Mango orchards: The local MC has decided to auction mango orchards near The Tribune chowk for a period of six years from the current year, by calling tenders. Stating this, here on Wednesday, Mr Subash Chawla, Mayor, said the MC was expecting a revenue of at least Rs 9 lakh from the auction. Earlier, the orchards were auctioned for Rs 2.4 lakh for a period of three years.

Office-bearers: Mr L.N. Yadav was on Wednesday elected president of the Residents Welfare Association of Sector 24-D (government houses). Other office-bearers include: vice-president-Nishan Singh Cheema, general secretary-Jagdish Singh Jaggi, office secretary-Bahadur Singh Thakur, cashier-Rajinder Singh, assistant cashier-Parmanand Shastri and auditor-Amarjit Singh.


Traders demand compensation
Tribune News Service

Chandigarh, March 5
The Traders Association of Electrical Appliances, at an emergency meeting held here, has expressed resentment over the manner in which CITCO had installed the tents at the Rose Festival. These were uprooted due to a sudden thunder storm on February 28, resulting in heavy losses to the traders.

Mr Kamaljit Singh Panchi, president of the organisation, in a press note issued here today, alleged that the tents were of inferior quality. The pipes were not properly put into the earth and the whole of electrical and electronics material was spoiled with the flash rains. The goods were found scattered on the ground far away from their tents due to high velocity of the wind. The association members demanded compensation for the loss incurred due to inefficient functioning of CITCO.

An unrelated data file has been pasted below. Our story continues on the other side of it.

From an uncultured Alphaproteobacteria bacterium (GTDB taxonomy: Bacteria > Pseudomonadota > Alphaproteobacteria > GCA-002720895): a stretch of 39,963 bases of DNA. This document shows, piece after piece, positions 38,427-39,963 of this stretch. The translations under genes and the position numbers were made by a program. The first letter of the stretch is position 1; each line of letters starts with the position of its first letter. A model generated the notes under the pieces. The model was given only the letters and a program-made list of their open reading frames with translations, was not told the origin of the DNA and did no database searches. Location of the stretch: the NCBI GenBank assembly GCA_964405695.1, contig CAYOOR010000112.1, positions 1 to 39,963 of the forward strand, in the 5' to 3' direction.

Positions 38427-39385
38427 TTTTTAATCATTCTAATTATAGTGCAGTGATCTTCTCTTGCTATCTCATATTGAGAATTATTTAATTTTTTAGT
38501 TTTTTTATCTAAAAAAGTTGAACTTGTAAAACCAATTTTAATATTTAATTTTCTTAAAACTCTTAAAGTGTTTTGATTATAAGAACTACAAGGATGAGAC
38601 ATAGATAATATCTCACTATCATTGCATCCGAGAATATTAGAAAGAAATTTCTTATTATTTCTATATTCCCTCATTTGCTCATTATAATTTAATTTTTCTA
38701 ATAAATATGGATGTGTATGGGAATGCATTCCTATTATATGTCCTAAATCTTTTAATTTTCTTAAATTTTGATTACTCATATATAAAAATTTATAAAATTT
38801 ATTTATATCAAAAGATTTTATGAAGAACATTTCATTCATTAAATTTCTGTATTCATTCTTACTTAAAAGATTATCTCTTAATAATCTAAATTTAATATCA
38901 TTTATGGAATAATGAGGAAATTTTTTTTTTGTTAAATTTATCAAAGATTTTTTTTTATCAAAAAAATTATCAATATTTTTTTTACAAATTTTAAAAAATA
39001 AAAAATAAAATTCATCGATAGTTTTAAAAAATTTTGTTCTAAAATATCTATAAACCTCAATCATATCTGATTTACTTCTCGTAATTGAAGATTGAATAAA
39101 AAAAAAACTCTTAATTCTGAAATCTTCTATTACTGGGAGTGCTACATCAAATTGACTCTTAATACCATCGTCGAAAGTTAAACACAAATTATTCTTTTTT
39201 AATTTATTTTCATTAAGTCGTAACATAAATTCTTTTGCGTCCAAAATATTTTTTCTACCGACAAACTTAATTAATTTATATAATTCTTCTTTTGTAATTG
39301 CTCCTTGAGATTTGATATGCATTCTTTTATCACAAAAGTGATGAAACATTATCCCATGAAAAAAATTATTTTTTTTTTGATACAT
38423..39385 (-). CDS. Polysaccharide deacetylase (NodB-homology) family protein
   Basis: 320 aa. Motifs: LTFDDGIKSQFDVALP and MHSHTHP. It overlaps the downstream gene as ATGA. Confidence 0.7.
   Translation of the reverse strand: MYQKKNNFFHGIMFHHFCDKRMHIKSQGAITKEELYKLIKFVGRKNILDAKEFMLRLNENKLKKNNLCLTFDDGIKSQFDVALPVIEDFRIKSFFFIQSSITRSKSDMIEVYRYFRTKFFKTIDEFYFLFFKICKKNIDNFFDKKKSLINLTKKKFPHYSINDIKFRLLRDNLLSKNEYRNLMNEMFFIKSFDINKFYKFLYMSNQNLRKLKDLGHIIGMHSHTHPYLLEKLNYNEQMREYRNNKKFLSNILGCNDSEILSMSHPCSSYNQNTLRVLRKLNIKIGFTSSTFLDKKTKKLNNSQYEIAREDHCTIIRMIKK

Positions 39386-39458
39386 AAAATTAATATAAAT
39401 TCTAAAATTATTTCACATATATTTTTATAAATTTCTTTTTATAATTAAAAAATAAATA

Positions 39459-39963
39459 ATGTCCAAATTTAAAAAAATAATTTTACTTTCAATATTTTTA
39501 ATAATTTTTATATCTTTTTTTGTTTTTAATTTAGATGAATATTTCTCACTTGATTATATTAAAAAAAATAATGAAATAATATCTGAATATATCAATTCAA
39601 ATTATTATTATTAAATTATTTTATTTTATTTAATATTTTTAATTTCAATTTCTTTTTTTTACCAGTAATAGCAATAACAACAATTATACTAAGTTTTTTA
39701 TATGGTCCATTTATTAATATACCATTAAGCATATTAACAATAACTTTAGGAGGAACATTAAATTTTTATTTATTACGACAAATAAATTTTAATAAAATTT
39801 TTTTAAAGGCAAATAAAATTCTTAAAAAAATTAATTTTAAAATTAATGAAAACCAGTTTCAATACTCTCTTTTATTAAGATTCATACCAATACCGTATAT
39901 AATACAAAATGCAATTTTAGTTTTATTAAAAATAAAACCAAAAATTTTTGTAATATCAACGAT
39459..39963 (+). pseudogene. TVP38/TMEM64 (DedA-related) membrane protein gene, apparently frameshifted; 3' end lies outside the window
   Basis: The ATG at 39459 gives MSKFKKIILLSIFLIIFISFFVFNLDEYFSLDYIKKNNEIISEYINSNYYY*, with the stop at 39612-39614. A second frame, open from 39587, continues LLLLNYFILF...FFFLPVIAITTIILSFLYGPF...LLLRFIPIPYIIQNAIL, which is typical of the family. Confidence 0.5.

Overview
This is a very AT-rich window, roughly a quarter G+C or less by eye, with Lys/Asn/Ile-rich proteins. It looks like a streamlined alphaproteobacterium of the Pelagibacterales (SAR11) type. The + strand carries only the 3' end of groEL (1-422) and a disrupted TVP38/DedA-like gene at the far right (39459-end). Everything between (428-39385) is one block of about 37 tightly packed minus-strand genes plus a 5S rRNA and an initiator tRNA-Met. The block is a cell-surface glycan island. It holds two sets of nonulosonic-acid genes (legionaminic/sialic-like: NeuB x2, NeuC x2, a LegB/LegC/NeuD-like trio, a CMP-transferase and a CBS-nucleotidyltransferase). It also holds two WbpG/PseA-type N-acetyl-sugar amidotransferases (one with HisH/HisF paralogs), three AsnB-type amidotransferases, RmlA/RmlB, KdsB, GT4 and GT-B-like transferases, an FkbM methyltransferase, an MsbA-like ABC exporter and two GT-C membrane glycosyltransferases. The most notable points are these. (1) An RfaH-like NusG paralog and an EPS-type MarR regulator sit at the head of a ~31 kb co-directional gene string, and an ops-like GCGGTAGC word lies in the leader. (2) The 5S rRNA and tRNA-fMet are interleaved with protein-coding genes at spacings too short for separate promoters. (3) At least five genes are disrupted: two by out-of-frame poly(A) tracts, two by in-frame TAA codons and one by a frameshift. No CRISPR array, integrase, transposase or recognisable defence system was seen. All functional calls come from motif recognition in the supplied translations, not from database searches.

Jacob opens Army transit complex
Tribune News Service

Chandigarh, March 5
The Punjab Governor and UT Administrator, Lieut-Gen J.F.R. Jacob, PVSM (retd.), inaugurated the newly constructed Transit Camp Complex of the Army at Hallo Majra, near the airport, here today. The Brigadier Administration, 14 Corps, Brig I.J. Singh, and the Commander N-Area, Col Sanjeev Sood, were also present on the occasion.

Equipped with the ultra-modern facilities like a computerised reception, STD booths, ASCON telephone, multi-gym, satellite TV, solar water heaters and steam cooking systems, this transit camp would cater to the needs of the Army persons proceeding to and from forward areas in Leh, Ladakh, Kargil, Siachen and Kashmir sectors.

Other facilities available for the troops are beddings, transport to and from the local bus stand and railway station as well as the Ambala railway station, laundry, cable TV, newspapers and magazines and standby electric supply. The transit camps have special provision of separate accommodation for personnel travelling with families.